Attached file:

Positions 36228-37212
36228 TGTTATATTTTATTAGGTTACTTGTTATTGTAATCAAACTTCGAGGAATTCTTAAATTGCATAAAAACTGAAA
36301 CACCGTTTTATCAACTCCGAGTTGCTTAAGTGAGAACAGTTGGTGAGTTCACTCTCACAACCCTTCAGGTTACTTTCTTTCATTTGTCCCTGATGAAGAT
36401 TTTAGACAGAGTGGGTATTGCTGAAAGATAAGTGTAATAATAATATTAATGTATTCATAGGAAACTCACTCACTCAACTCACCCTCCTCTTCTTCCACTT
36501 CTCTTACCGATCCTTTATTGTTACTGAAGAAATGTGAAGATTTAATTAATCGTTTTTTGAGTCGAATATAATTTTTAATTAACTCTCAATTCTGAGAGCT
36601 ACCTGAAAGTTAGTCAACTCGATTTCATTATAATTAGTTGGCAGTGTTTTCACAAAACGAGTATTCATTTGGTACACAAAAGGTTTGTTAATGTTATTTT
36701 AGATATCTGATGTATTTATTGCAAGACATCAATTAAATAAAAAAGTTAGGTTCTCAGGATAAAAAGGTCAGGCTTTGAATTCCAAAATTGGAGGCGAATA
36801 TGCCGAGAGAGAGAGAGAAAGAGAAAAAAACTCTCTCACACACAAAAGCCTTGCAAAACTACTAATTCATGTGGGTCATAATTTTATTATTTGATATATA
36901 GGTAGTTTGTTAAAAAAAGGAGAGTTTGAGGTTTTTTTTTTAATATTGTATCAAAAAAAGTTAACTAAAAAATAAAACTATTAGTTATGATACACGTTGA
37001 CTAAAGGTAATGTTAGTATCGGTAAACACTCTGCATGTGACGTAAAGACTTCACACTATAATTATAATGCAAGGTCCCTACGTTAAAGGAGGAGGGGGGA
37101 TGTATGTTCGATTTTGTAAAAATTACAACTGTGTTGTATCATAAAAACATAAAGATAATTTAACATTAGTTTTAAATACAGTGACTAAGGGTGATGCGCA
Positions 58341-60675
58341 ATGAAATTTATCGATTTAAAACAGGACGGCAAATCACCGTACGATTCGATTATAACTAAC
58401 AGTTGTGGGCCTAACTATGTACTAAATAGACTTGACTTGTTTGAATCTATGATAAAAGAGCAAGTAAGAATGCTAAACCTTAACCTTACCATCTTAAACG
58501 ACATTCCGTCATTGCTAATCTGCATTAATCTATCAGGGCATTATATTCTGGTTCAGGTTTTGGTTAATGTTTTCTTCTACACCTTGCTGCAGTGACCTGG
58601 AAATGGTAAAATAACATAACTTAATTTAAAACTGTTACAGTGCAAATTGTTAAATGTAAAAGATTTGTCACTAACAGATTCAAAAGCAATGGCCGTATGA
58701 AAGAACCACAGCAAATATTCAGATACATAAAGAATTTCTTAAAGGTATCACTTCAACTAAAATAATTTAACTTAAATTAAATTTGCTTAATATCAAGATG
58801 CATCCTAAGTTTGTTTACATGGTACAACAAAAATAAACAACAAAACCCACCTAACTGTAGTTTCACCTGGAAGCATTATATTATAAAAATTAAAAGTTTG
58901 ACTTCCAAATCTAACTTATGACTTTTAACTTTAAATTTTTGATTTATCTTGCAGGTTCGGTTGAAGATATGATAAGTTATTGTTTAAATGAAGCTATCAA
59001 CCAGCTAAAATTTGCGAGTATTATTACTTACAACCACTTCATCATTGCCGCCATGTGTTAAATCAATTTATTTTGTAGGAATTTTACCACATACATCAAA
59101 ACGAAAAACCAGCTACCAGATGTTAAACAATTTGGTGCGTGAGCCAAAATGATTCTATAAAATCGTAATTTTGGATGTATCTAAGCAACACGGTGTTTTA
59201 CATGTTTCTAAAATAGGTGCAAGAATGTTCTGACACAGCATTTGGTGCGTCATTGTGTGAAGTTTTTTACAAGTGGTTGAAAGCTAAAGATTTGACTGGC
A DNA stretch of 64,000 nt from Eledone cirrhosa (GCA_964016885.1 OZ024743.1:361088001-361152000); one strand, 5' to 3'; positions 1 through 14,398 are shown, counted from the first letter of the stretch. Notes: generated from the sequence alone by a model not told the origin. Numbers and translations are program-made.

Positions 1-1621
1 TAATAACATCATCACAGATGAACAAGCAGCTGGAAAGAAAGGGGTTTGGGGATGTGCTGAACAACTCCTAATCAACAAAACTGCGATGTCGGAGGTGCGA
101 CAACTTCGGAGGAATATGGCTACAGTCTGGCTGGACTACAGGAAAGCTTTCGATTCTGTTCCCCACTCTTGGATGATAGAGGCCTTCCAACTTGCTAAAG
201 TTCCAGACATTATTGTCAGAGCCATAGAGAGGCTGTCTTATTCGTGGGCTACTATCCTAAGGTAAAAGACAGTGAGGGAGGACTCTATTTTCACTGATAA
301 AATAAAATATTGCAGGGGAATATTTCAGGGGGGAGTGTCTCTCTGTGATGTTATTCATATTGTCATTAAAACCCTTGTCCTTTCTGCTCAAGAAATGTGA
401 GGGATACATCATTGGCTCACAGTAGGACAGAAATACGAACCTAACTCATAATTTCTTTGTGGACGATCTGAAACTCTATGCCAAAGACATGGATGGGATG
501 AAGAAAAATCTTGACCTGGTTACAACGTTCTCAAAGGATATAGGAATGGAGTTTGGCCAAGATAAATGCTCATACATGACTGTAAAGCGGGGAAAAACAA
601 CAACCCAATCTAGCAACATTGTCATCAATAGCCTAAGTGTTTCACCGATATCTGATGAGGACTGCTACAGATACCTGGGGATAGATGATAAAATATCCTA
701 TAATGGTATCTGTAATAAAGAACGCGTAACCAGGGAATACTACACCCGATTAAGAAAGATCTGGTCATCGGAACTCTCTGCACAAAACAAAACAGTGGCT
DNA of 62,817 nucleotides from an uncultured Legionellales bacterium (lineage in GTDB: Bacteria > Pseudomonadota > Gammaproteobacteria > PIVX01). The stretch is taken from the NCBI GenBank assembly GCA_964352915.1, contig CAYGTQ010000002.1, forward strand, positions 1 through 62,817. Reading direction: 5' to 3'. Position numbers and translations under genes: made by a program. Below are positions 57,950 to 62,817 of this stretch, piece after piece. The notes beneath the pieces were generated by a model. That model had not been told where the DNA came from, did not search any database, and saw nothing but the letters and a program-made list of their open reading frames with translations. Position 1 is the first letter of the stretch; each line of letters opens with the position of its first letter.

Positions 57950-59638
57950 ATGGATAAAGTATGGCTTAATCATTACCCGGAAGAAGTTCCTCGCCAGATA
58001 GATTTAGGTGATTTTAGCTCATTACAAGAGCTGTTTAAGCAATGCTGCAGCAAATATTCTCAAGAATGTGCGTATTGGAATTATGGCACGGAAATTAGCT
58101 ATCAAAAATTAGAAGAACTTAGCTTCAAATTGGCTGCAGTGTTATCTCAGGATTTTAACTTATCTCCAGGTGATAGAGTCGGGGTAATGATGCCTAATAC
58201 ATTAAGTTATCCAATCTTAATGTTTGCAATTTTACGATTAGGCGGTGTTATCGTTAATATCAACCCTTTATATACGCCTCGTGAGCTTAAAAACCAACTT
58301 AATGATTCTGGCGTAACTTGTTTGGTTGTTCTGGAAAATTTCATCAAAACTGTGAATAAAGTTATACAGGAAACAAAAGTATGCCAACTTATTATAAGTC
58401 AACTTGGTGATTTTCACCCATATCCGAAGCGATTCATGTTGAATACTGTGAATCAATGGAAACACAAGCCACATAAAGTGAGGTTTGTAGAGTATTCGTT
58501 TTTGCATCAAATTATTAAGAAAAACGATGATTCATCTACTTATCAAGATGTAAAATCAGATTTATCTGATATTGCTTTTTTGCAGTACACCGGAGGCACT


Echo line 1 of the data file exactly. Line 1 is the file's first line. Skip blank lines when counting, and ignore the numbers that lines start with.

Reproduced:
Positions 36228-37212